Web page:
When cats are constipated, it could be a sign of a serious health concern, as well as make your kitty uncomfortable and restless. In this blog, our Mooresville vets discuss the signs and causes of constipation in cats, as well as what you can do to help.
Constipation in Cats
On average, cats poop about every 24 to 36 hours. If your kitty doesn't pass a stool as frequently, strains when trying to pass a bowel movement, or doesn’t leave any poop in their litter box, they may be constipated. The majority of constipation cases in cats are generally mild enough to be treated at home.
If your feline companion gets constipated infrequently you probably don't have any reason to be worried, on the other hand, it's best to call your vet if this becomes an issue or if your cat hasn't had a bowel movement in more than 48 to 72 hours.
Constipation could be an indication of a serious underlying health problem and might be making your cat very uncomfortable or causing them severe pain.
Causes of Cat Constipation
Your cat can become constipated if their digestive system can't move things through the intestines as normal. Below, we've shared some reasons why your cat may be constipated:
- Not enough fiber in their diet
- Dry food diets (can predispose cats to constipation and dehydration)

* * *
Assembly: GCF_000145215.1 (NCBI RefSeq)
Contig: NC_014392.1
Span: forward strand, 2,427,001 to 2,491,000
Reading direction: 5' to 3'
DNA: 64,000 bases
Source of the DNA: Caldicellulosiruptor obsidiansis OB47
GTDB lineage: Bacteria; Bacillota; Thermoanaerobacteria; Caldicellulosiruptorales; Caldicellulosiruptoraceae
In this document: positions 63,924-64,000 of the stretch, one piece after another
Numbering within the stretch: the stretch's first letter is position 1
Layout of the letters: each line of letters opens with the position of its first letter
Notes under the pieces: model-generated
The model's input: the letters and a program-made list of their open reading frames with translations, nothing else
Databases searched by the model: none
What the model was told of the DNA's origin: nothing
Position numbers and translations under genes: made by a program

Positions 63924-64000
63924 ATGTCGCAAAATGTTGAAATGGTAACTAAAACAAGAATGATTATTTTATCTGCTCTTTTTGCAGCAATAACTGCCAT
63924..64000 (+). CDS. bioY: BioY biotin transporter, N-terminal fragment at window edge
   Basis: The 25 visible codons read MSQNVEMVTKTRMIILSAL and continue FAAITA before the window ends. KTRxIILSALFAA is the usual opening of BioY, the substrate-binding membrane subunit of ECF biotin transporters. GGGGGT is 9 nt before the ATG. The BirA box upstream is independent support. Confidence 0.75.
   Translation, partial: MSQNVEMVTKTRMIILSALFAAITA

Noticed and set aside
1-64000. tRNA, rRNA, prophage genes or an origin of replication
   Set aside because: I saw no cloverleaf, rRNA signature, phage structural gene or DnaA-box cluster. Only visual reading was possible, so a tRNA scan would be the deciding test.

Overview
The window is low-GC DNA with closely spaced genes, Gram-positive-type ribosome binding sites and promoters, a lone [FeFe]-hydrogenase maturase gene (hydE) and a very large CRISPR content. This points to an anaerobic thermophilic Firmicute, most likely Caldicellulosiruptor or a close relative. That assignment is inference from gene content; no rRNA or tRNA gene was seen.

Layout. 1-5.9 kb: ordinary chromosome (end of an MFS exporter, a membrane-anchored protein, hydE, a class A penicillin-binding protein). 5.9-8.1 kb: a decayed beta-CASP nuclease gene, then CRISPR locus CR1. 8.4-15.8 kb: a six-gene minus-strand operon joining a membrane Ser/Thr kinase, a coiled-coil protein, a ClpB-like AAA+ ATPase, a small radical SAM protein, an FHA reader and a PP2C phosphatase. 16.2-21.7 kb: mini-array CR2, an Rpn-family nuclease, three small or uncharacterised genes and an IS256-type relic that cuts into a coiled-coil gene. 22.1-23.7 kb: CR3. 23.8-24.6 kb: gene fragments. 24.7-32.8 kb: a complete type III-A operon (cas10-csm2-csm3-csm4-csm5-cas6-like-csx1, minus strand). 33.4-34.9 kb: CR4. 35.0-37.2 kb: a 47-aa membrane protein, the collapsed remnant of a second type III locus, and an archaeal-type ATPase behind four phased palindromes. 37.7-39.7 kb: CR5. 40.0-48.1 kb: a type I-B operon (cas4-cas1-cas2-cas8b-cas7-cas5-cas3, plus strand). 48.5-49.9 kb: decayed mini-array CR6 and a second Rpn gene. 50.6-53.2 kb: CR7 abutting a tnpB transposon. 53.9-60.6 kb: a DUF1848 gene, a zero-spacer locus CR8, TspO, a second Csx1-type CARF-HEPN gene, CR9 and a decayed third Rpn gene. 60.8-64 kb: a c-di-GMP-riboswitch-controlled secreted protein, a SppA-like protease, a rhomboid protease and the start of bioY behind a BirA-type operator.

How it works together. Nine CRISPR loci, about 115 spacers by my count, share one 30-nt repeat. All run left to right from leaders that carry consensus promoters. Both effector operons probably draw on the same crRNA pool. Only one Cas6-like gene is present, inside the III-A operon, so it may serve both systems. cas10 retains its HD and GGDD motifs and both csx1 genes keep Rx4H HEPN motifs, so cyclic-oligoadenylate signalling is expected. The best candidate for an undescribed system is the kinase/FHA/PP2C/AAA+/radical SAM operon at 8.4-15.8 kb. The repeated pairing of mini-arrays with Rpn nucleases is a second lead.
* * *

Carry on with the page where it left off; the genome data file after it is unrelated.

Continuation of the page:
- Anxiety or stress
- An obstruction such as bones or string blocking the colon
- Excessive grooming (leads to extra hair in the digestive tract)
- Arthritis pain
- Pain or other issues in the spine
- Kidney issues
- Feline megacolon (colon gets large enough that the muscles no longer squeeze, leading to a buildup of hard, dry stool inside)
- Nerve problems
- Ruptured or impacted anal sacs (can also cause pain with defecation)
- Narrow places, tumors, or other problems inside the colon
- Chronic diseases such as hyperthyroidism, diabetes, or kidney disease
- Inflammatory bowel disease
- Perianal disease
While constipation is more common in senior cats than kittens, cats of any age or breed, as well as those who don't drink enough water, or eat enough fiber can become constipated.
Signs & Symptoms of Constipation in Cats
Normally, cat feces is well-formed, rich brown in color, and moist enough that litter will stick to it.
Signs of constipation in cats include hard, dry stools which end up either inside or outside of the litter box - the discomfort of trying to pass these stools may have your cat leaving the litter box before they are done their business.
Here are some other signs and symptoms of cat constipation:
- Not being able to poop at all
- Straining or crying in the litter box
- Avoiding litter box
- Entering and exiting litter box multiple times when needing to go
If you see your cat exhibiting signs of discomfort when they are using the litter box, call your vet because this could be a sign of a serious urinary tract problem.
Since constipation can be a sign of another underlying health issue, your kitty may also have one or more of these symptoms:
- Difficulty jumping up